This seems at once the wrong time and the best time in my life to start reading The Architecture of Happiness (or any other de Botton for that matter). Its central concern with the effects of architecture on emotional well-being is one I align with completely, and with my usual sentimental nature, it should surprise none of my friends that I feel a sense of loss and even a twinge of regret as the contents of my apartment are boxed and neatly stacked in the corners, awaiting limbo in a New York warehouse.
And as my Tuesday mornings and Thursday evenings have been spent on Amtrak’s Northeast Regional (reminiscent of my 2005 eastern seaboard sandwich odyssey – does anyone else remember those days?), it seems the wrong time and the best time to watch a movie like Up in the Air, with its fetishization of packing a carry-on suitcase but equivocating vindication of its protagonist’s nomadic (and unbound) lifestyle. I admire the former as I’ve optimized my own laundry routine to the point that the largest items in my backpack (my only bag on this New York-bound train) are my computer and my water bottle.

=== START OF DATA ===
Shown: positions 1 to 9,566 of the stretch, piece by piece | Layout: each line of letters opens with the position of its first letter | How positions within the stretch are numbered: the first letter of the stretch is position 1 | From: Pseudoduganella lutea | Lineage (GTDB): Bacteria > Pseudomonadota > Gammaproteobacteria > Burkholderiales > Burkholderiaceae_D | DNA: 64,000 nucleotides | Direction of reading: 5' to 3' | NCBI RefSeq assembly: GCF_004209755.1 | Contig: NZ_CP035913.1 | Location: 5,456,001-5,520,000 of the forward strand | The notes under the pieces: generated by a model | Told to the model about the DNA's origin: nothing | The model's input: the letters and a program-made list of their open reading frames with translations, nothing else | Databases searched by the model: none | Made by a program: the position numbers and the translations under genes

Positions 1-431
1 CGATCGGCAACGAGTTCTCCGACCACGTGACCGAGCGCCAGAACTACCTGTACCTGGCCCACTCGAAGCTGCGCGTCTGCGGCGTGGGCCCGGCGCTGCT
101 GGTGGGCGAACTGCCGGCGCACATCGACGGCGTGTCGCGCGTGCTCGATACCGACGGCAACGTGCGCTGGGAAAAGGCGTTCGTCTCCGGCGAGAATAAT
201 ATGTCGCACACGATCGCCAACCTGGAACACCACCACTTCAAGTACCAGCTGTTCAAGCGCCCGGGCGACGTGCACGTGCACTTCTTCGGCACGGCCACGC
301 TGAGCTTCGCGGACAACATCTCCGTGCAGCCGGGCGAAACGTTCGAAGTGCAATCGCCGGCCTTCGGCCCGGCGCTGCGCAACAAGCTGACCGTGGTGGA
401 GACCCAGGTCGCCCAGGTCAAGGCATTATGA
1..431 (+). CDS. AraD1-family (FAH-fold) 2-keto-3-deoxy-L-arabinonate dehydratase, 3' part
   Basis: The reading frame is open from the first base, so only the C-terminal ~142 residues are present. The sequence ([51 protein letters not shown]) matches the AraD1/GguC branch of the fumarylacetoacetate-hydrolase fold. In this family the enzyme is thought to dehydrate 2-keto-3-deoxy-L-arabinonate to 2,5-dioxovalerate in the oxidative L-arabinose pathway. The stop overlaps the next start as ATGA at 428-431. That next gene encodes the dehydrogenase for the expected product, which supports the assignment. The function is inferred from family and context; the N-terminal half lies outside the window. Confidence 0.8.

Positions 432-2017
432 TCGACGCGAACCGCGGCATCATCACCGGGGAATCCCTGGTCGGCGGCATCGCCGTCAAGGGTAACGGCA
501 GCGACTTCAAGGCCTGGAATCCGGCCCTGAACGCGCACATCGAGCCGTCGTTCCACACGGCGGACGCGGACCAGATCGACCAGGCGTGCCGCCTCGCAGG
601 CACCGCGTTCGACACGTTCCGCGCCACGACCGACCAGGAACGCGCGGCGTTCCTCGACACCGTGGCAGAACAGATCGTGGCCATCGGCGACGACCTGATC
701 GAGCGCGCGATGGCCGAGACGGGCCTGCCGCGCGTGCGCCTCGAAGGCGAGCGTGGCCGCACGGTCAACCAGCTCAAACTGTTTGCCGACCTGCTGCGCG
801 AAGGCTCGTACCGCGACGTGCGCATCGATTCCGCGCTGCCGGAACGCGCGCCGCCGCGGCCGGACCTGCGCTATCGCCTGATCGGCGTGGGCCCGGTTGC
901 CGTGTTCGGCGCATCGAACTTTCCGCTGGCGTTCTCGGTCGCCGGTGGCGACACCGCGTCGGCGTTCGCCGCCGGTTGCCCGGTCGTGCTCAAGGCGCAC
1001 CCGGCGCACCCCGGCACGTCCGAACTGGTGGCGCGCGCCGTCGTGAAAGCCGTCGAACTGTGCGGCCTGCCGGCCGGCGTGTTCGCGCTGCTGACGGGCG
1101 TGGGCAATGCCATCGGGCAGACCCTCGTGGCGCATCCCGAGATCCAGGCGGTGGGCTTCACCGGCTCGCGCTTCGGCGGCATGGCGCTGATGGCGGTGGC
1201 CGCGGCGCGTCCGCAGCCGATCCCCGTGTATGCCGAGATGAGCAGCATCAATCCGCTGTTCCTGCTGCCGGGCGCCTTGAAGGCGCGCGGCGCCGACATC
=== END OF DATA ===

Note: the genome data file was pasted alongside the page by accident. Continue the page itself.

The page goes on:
The latter, however, is getting a little long in the tooth (to say nothing of my Amex statement). While I have aspired in the past to a kind of rootlessness – maybe even that kind of mileage-accruing white-collar rootlessness – I am now reaping my lack of commitment to it. It’s not simply that I’m burdened with stuff, but I feel like I got the wrong stuff. Gym shoes should fold and flatten, portable hard drives should be bus-powered, soap carriers should aerate and collapse, fabrics should resist odors, towels should dry as quickly as they absorb – I didn’t pay attention to these details before. These things were in my life to furnish an apartment, not facilitate a multi-city existence where I’ll never be sure what odors await me at the next room I’ll lay my head.
(My pillow-top queen mattress, on the other hand – I don’t regret that purchase at all.)
The balance, it seems, is in the argument for “less, but better” stuff (there’s this salient point too) – and better in the sense that it speaks to the life you want. That said, I still need to reconcile my ambitions to the rucksack and library (and my Kindle, though I love it, is not the solution).
This week: after a few weeks in uncertain guest rooms, I booked a hotel in Park Slope for a couple nights and ordered a quick-dry towel. I also got a parking permit for the moving truck yesterday – they’ll be emptying my apartment Sunday morning.
Apropos nothing, anybody out there need size 31 pants? A TV cabinet? Twenty back issues of Communication Arts?
And perhaps out of a lack of contentment with my current existential/architectural crisis, perhaps I’ll read another de Botton book next.